Honoring the Micro Preemie Journey

July 1, 2019

I remember the text. The terrifying message my friend on the other side of the country sent about a helicopter ride to a Level III NICU with her just-born, in-critical-condition micro preemie. I knew I wanted to be a support who “got it” and could provide tangible empathy, but I’d had no experience doing so and only my own birth experience and the aftermath to go on. Ironically, her son was born just shy of my micro preemies’ third birthday – – and I was at an Early Intervention conference when I heard the news.

When my micro preemies were born, I hadn’t known anyone with super-preemie babies. I hadn’t even known anyone who’d been on hospitalized bedrest. None of my friends who’d become parents recently had children with any special needs, medical or otherwise… at least that I was aware of.  I was incredibly terrified and felt alone in many ways. I had lots of strange sympathy and cautious support, but no one who could empathize.

I wanted to be that person who could empathize, who sincerely knew what she was going through, even as every situation is uniquely its own.

I didn’t know what was best. I concentrated on listening and tried to remember all the things I had felt were different about having a micro preemie.

I congratulated her on her son’s birth and welcomed him to the world. Few had done that for us.

She said she’d been wanting to talk with me because she thought I could understand the overwhelm. I listened and answered any questions I could. I certainly had wanted to talk with someone who got the sheer magnitude of the situation.

She sent a picture and I gushed – and also commented on the feeding tube and how feisty my daughter had been, always pulling it out. I mentioned how I had noticed he wasn’t on any breathing support days after his very early arrival. She wrote back saying her son was feisty too. Such a NICU descriptor!

I acknowledged Mother’s Day – five days after her super-fragile son was born.

One week in I sent a NICU package of things I would have wanted: snacks, a preemie outfit all his own for when clothes were allowed, a preemie reference book for deciphering all the NICU jargon and acronyms, and a hand-held mirror. The mirror was amazing, she wrote, now I can see him when we do skin-to-skin!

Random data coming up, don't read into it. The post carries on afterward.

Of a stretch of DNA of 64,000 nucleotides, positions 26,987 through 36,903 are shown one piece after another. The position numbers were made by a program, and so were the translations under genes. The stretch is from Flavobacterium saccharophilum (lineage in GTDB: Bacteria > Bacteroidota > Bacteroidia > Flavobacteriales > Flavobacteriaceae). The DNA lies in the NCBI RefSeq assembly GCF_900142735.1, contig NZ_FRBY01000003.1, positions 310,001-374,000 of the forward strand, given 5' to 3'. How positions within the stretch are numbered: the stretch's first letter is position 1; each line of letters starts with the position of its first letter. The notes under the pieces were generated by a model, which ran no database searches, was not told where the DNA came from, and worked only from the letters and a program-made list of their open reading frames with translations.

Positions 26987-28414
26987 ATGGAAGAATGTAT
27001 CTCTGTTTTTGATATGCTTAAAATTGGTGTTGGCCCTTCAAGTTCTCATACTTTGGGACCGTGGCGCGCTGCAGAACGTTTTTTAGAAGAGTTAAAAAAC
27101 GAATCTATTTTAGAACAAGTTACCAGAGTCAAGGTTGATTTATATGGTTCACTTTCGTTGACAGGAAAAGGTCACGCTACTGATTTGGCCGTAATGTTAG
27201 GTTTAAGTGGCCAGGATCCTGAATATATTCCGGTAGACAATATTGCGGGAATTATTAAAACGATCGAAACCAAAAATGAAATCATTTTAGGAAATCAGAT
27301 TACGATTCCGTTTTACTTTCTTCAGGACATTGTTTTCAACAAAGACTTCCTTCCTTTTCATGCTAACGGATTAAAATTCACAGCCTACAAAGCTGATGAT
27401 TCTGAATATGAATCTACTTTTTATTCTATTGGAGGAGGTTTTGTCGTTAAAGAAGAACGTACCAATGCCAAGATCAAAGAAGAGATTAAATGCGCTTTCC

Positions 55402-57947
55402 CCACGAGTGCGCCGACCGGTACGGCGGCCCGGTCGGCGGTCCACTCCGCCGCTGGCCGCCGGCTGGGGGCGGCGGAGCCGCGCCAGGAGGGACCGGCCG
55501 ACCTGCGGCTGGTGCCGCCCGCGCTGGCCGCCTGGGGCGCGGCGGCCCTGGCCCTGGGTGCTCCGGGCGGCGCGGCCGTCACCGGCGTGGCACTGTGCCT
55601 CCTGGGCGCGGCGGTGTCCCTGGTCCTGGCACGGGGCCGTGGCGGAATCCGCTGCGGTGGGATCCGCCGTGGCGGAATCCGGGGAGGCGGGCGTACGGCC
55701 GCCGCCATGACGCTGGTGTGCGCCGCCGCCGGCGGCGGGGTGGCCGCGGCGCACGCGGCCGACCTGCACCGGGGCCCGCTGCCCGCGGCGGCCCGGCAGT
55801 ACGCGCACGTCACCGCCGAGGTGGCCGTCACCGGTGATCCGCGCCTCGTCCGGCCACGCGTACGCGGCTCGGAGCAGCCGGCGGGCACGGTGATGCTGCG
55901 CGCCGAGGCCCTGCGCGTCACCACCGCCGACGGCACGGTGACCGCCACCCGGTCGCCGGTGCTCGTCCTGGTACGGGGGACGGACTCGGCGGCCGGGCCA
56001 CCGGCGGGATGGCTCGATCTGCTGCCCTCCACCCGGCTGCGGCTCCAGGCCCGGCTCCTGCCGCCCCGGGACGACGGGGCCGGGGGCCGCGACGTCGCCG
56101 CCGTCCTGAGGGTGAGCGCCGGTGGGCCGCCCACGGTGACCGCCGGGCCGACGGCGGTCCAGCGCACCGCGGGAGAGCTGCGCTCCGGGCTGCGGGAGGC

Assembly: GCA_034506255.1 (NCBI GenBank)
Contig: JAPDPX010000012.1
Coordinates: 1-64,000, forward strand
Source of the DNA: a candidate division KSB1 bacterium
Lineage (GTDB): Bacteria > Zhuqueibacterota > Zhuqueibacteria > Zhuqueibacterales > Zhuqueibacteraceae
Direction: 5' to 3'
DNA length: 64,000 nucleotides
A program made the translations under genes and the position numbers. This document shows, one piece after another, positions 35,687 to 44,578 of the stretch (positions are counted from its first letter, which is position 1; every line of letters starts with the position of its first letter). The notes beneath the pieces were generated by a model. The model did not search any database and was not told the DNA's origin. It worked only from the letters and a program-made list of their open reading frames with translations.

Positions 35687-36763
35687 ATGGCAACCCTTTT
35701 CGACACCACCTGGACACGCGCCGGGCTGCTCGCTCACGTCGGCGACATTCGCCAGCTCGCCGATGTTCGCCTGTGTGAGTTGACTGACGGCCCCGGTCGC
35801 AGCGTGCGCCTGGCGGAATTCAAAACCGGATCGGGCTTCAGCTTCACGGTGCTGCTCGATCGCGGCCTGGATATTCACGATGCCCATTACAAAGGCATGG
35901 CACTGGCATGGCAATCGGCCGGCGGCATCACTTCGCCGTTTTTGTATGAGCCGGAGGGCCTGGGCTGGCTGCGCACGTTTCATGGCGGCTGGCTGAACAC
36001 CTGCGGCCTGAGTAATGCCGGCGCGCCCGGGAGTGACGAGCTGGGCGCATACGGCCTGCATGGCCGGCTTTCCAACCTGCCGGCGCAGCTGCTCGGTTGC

I checked in every few days with a short message – and didn’t leave the burden to her about reaching out or sending updates

I used preemie language. He’s 30 weeks today – and 1 week old!

We talked about weight gain and extra calories and pumping and reflux and As and Bs.

We talked about the day he might get out of the isolet or be feeding on demand.

We talked about how this whole thing was starting to get “normal.”

We talked about frustrations living out of a suitcase and far from home to be at the NICU – and far from her older son. Of this, I had no experience. I listened.

Breathing setbacks.

Car seat tests.

Consistent feedings.

Watching other babies go home.

Wanting to go home more than anything.

Being extremely nervous about going home. At home there are no 24-hour clinicians and machine output assurances, or warnings.

Being giddy over “no alarms recently.”

Feeding tube out. On demand feeding!

Finally she wrote, I am supposedly going home tomorrow. And, finally, she did.

Our conversations continued. Worries over breathing and eating and growing. Early Intervention visits. Uncertainty about his needs being met. Different health system approaches at the NICU and home. The joy of watching him do “normal” baby things.

And then his first birthday arrived and we talked about Gotcha Day and the “normalcy” of parenting former micro preemies.

I hadn’t had a friend who shared my micro preemie experience. I hoped that being a friend who’d shared that experience made it just a bit little less lonely and terrifying for her.

Are you a former NICU parent who wants to help families in need of emotional support? Sign up to become a volunteer peer mentor today!

In our award-winning Peer Mentor program, we match NICU graduate parents with families in need of emotional support before, during, and after a NICU stay or the loss of a baby. Mentors are given the tools and training they need to be confident to support families in their journey.